Review: SAR USA B6C

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posted on August 15, 2020
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Despite being in the gun-making business for 180 years, Turkish firearms manufacturer Sarsilmaz is not well-known in this country. That is a situation SAR USA, based in Opelika, Ala., is working to change with the B6C semi-automatic 9 mm pistol, along with many other pistol and shotgun offerings it’s currently importing into the United States.

As a more compact version of SAR’s full-sized B6, and hence the “C” in the model description, the B6C is based on the iconic CZ-75 design, and as such is built with a slide that rides inside the frame’s rails. On many semi-automatic pistols, including the workhorse 1911, the slide rides outside the frame. The inside-the-rails placement allows the barrel of the B6C to ride just a bit lower than it otherwise would, providing a lower bore height for improved accuracy.

The B6C manufactured in Turkey by Sarsilmaz or SAR.
The B6C manufactured in Turkey by Sarsilmaz or SAR.


Following its CZ-75 lineage, the hammer-fired B6C features a single-action and double-action trigger. But, unlike the Czech favorite, the B6C is built on a polymer frame, making it lighter and less expensive than an all-steel CZ-75.

The B6C is very reliable and ran without a single malfunction in 300 rounds fired including basic target, self-defense and frangible training loads. The pistol’s frame comes in three different color options including black, flat dark earth and olive drab green.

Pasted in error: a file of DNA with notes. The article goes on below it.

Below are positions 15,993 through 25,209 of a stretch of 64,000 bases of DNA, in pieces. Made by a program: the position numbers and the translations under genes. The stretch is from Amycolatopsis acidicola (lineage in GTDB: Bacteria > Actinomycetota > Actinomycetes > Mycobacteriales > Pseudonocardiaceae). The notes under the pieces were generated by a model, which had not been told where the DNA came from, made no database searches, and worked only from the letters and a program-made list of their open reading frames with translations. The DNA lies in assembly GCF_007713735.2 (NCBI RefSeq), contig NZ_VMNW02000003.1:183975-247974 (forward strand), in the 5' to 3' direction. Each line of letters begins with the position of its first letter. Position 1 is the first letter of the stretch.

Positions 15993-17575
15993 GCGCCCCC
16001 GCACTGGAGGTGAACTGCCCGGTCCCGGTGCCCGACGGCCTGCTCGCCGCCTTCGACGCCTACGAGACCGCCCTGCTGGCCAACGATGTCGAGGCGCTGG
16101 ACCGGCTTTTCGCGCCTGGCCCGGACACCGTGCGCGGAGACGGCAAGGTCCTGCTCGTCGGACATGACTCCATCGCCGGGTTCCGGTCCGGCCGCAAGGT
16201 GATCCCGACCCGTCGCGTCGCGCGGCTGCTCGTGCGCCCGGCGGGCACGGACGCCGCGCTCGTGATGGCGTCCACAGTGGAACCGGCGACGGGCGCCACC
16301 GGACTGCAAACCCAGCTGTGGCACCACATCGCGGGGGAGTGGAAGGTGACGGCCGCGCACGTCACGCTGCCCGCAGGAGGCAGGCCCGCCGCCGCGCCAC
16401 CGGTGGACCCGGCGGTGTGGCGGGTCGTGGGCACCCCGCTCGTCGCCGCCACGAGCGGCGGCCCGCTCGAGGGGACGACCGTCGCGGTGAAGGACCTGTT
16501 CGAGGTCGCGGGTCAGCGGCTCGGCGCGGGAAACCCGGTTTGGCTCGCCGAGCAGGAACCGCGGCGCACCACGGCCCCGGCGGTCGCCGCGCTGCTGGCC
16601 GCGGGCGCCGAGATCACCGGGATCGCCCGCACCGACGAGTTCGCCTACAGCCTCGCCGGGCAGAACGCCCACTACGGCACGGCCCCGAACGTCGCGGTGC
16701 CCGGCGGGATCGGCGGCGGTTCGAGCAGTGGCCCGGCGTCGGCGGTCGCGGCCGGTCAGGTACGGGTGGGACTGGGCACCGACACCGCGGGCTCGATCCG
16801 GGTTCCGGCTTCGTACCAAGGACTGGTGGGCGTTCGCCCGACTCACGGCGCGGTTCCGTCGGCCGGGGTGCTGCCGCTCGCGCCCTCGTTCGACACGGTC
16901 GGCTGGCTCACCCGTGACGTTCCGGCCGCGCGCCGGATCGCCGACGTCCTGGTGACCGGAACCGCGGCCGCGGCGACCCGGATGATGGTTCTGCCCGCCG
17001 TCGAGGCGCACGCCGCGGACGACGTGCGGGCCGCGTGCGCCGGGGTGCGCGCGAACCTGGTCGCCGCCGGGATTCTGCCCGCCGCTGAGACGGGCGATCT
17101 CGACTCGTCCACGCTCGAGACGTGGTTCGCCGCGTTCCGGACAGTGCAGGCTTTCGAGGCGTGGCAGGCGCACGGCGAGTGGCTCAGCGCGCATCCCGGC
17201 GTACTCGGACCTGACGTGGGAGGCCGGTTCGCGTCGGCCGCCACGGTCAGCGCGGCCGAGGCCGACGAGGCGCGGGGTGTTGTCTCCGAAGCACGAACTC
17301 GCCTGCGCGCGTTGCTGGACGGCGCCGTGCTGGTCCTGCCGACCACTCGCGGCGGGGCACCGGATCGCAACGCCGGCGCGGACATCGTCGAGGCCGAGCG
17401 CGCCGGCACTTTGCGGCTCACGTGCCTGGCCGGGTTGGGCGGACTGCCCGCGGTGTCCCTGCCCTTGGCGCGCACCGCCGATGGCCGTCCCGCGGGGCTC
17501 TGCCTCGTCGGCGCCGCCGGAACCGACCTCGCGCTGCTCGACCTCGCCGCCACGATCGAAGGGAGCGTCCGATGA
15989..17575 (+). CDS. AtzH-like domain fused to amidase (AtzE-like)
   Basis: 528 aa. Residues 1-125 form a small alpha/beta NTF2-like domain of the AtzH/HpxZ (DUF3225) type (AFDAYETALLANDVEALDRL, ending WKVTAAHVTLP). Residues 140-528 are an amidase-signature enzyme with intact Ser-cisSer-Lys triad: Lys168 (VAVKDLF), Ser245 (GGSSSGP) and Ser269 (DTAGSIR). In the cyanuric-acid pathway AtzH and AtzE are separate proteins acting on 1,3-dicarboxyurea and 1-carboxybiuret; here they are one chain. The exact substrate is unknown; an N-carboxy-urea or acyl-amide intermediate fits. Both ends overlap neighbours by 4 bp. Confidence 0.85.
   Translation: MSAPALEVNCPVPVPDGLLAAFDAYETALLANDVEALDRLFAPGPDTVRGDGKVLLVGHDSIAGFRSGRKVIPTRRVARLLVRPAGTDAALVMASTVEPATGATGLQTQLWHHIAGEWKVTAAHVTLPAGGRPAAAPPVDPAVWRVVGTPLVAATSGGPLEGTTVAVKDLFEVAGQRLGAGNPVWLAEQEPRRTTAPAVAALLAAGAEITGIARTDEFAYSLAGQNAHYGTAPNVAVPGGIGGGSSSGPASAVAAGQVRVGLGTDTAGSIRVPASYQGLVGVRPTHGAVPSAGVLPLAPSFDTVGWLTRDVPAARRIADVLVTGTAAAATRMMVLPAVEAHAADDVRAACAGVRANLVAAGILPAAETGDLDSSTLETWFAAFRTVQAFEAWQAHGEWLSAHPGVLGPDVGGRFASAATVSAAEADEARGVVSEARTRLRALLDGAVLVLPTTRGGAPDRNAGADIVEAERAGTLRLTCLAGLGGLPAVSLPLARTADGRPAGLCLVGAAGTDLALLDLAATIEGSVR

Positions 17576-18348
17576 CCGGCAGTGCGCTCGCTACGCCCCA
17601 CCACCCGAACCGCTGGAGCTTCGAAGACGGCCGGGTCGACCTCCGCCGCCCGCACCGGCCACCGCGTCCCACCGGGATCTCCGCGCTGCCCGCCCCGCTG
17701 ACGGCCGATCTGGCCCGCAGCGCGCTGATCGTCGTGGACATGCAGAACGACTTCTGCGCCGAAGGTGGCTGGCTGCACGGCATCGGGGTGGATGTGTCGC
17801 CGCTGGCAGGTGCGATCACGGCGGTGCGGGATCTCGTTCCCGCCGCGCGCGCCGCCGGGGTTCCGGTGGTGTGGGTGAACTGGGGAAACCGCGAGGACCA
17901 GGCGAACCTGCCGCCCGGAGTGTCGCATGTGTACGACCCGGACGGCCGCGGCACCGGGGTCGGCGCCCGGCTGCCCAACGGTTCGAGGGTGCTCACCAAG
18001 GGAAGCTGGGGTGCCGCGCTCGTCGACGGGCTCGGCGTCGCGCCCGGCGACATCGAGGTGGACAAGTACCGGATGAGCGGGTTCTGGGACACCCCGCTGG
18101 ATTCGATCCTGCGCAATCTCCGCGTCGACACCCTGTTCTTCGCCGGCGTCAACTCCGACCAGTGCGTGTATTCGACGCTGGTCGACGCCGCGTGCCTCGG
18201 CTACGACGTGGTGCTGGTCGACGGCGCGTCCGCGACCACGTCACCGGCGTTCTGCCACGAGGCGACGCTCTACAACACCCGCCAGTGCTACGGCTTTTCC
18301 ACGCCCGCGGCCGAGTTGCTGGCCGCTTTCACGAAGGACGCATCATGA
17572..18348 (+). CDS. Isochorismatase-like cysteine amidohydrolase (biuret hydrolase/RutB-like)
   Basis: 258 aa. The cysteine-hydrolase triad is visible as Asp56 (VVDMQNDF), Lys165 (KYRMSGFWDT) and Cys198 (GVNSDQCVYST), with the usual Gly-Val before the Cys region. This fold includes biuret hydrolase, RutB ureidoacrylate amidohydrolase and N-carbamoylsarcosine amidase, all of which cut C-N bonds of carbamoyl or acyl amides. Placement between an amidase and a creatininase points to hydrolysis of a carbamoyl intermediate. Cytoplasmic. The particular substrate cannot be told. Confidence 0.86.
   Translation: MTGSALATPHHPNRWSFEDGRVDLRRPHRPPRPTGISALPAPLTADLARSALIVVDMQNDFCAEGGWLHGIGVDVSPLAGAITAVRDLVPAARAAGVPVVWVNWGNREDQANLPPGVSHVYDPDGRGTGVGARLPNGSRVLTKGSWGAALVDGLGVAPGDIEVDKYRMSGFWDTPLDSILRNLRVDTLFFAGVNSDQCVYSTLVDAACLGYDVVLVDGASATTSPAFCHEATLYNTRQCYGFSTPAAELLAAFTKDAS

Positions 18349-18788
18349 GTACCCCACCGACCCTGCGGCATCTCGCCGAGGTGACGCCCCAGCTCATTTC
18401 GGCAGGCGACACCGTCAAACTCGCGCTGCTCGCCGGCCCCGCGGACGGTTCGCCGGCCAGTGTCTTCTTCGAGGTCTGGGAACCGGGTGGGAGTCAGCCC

The olive drab green frame of the specific B6C tested. Note the textured grip surfaces.
The olive drab green frame of the specific B6C tested. Note the textured grip surfaces.


While the frame and grips of the pistol are made of polymer, the slide and barrel of the B6C are steel. The hammer-forged barrel is 3.8” long. The pistol features fixed three-dot style combat sights, a manual thumb safety on the left side, and an integrated spur hammer. The B6C comes standard with two 13+1 magazines or 10+1 for capacity-restricted states.

The fixed, three-dot sights of the B6C pistol are simple but functional.
The fixed, three-dot sights of the B6C pistol are simple but functional.


My Lyman electronic trigger-pull gauge measured the B6C’s single-action trigger pull at a crisp 4-lbs. 1-oz., and the double-action at 6-lbs. 8-ozs. In single-action, the trigger has approximately 0.14” of take-up before it engages. This isn’t terrible, but may require some practice to use effectively without a take-up induced wobble. The take up is approximately 0.10” in double-action, which actually provides stability in this mode by shifting the trigger-finger and pistol back into the shooter’s hand.